Shortly after being re-elected to the Brazilian presidency late last year, Luiz Inacio Lula da Silva made a speech in which he reaffirmed his wider vision. “We spend trillions of dollars on wars that just bring destruction and death while 900 million people across the world don’t have food to eat,” he said. Instead, he pledged “to help construct a global order that is peaceful and based on dialogue, multilateralism, and multipolarity".
A global order based on dialogue – that seems like a far reach after a year in which Russia invaded Ukraine, American hawks who sound as though they actively want war with China shouted ever louder, and well more than 100,000 might have died in internal conflicts in Myanmar and Ethiopia.
But we should never give up on dialogue. It has ways of emerging in the most unpromising and unlikely of circumstances, as three examples from recent months show.
In Malaysia, the once-dominant United Malays National Organisation (Umno) demonised the mainly Chinese Democratic Action Party (DAP) for decades. Any government that includes the DAP, Umno leaders claimed, would lead the country’s majority ethnic Malays to lose their special legal protections. The Malay culture, Islam, the institution of the hereditary rulers: all would be at risk if the country’s Chinese minority had their hands on the levers of power – a claim that played on the traditional Malay insecurity about never being masters in their own homeland.
DAP leaders gave as good as they got, alleging that Umno was irredeemably corrupt, full of kleptocrats, and that its leaders had in fact exploited the Malays during their long time in government from 1957-2018. If, two years ago, you had suggested that the two parties – who both enjoy the support of very significant percentages of the population – could work together, you would have been dismissed as either a fantasist or an ignoramus.
And yet, that is exactly what they have done since last November, as leading members of the unity government headed by Anwar Ibrahim. The DAP is part of Mr Anwar’s pre-election coalition, which needed Umno and others to win a majority in parliament. What initially appeared to be a marriage of (in)convenience has the signs of turning into a new model of interracial co-operation. Umno’s president, Deputy Prime Minister Ahmad Zahid Hamidi, reportedly wowed a Chinese crowd when he switched from Malay to fluent Mandarin at a by-election meeting in December, saying: "I am Malay. You are Chinese. I am Malaysian. We are all Malaysians, right?" Later Mr Zahid went further, blaming former prime minister Mahathir Mohamad for “indoctrinating” Umno members to hate the DAP in the past.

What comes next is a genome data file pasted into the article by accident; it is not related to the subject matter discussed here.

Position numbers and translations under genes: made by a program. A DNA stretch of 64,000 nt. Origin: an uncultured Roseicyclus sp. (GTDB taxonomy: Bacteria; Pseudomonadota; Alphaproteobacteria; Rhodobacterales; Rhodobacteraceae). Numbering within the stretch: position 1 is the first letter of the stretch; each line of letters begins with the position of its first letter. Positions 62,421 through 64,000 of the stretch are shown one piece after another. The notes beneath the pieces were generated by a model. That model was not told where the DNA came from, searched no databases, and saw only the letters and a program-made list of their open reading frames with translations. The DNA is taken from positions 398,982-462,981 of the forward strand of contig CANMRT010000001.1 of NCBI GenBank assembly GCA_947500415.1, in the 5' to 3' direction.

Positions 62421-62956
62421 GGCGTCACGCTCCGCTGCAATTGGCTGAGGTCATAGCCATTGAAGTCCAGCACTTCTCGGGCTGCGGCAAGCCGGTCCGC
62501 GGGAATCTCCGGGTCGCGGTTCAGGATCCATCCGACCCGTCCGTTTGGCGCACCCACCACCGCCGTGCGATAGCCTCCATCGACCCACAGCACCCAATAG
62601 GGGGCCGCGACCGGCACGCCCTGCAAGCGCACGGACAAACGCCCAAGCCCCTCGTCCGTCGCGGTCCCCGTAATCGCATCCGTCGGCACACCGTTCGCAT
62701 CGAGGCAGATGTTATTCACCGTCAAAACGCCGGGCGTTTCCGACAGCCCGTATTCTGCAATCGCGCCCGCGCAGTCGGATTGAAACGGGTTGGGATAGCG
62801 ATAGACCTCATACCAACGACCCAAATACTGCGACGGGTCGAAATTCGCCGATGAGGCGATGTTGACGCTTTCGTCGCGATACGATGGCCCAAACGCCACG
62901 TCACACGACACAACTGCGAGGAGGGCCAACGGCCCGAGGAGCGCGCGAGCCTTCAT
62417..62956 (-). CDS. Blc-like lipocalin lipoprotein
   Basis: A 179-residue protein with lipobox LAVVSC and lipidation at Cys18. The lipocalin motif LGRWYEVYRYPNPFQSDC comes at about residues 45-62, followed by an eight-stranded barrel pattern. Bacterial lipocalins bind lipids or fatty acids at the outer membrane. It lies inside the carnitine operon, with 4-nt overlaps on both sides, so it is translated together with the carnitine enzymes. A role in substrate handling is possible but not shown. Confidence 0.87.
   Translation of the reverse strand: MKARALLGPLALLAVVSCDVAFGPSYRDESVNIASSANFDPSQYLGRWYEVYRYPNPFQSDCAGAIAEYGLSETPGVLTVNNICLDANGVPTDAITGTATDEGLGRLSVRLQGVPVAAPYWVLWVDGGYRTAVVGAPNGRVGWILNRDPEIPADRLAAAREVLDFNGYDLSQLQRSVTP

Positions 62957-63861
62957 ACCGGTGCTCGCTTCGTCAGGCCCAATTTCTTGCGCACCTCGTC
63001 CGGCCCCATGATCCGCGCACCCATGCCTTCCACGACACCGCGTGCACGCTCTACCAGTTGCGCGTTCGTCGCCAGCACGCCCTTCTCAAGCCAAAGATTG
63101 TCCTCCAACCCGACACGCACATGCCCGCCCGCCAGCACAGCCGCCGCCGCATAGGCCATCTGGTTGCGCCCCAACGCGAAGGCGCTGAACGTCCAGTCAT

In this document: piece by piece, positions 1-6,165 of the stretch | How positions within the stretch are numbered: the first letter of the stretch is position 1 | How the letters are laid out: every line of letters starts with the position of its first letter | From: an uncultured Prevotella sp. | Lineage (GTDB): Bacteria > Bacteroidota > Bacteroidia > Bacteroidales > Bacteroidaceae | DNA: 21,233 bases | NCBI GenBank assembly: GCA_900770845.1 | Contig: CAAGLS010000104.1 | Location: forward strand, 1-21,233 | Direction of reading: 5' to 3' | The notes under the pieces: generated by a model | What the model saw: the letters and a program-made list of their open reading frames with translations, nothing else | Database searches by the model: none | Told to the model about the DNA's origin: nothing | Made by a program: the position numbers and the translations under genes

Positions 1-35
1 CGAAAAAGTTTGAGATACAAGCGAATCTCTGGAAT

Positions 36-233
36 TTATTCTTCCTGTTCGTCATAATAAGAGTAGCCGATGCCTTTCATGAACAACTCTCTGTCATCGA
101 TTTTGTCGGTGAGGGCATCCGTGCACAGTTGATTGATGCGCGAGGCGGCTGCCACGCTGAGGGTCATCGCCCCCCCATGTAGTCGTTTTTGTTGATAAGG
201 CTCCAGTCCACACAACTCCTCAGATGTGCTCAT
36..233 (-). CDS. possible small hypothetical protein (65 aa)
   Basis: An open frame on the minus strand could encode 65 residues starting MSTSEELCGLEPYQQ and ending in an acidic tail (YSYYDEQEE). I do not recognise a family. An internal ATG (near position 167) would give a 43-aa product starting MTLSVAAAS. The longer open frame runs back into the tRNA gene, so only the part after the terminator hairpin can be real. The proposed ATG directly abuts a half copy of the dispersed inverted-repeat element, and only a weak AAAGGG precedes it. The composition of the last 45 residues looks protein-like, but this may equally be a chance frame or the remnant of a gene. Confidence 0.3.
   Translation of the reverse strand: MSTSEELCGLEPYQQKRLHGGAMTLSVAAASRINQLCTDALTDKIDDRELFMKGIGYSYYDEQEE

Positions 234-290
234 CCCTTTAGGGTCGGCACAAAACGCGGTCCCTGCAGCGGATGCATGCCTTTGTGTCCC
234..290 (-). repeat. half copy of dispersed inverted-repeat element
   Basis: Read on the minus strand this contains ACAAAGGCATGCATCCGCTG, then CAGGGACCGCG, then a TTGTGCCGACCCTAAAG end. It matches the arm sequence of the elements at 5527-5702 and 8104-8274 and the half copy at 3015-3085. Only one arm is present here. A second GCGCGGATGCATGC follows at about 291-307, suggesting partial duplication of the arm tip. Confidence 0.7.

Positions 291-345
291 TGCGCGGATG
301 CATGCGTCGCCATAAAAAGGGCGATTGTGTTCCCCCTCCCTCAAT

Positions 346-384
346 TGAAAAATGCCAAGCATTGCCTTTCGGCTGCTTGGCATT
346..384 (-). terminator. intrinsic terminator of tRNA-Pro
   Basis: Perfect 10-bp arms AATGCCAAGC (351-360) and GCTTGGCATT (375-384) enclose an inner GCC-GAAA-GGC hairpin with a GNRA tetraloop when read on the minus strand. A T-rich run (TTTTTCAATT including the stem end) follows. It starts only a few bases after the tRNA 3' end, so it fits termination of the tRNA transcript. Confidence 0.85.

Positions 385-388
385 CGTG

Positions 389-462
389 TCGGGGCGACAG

That same month, Britain’s Prospect magazine proved that the chasm between those who supported and those who opposed the UK leaving the EU was possibly bridgeable after all. “We got a Remainer and a Leaver to agree on Brexit – sort of,” ran the headline over the discussion between the peer and former newspaper editor Patience Wheatcroft and another ex-editor, the prominent columnist Iain Martin. Given what fury Britain’s departure has provoked on both sides – relationships and friendships have been near ruined over it – it was remarkable and refreshing to hear the two admit to faults and flaws on both sides and for the question “can a sensible middle ground be found?” even to be asked.
In Australia, the change of government last year led to Foreign Minister Penny Wong making the first ministerial visit to China since relations between the two countries went into a deep freeze in 2020. Ms Wong said Canberra sought more “structured dialogue” with Beijing, while Australian Prime Minister Anthony Albanese affirmed the importance of the two countries re-establishing a “stable relationship”. In another welcome move, new Chinese Foreign Minister Qin Gang had unexpectedly warm words to offer as he left his previous role as ambassador to the US. “I have been deeply impressed by so many hard-working, friendly and talented American people that I met,” he tweeted, saying that he had “made many friends across the US".
Expect the calls for multipolarity and dialogue – not the same, but certainly complementary concepts – to continue. For just as President Joko Widodo used Indonesia’s chairmanship of the G20 to persuade “his Chinese and American counterparts to find a common ground on the sidelines of the G20 summit in Bali” in November, as Richard Javad Heydarian wrote in these pages recently, Indian Prime Minister Narendra Modi is likely to follow a similar path while his country takes its turn as chair this year. Indeed, as many noted, the Bali summit communique echoed Mr Modi’s previous words to Russian President Vladimir Putin when it stated that “today’s era must not be of war” and that “diplomacy and dialogue are vital".
In 2024, the G20 chair will be Brazil, which brings us back to the quote from Mr Lula that I began with. Further, back in office, he is expected to strengthen or reinvigorate the Brics grouping that he co-founded in 2009. As that consists of Brazil, Russia, India, China and South Africa, any progress will naturally rest on positive dialogue, with India keeping its membership of the US-led Quadrilateral Security Dialogue in a separate sphere; and if the Brics regain momentum, it will only be helped by the fact that in 2025 another member, South Africa, takes over the G20.
The G20 is not the be-all-and-end-all, of course, but if it is one major global institution that is set to pursue a course of diplomacy and dialogue for the foreseeable future then that, after the gloom of 2022, is one cause for optimism in 2023. A Happy New Year to all readers.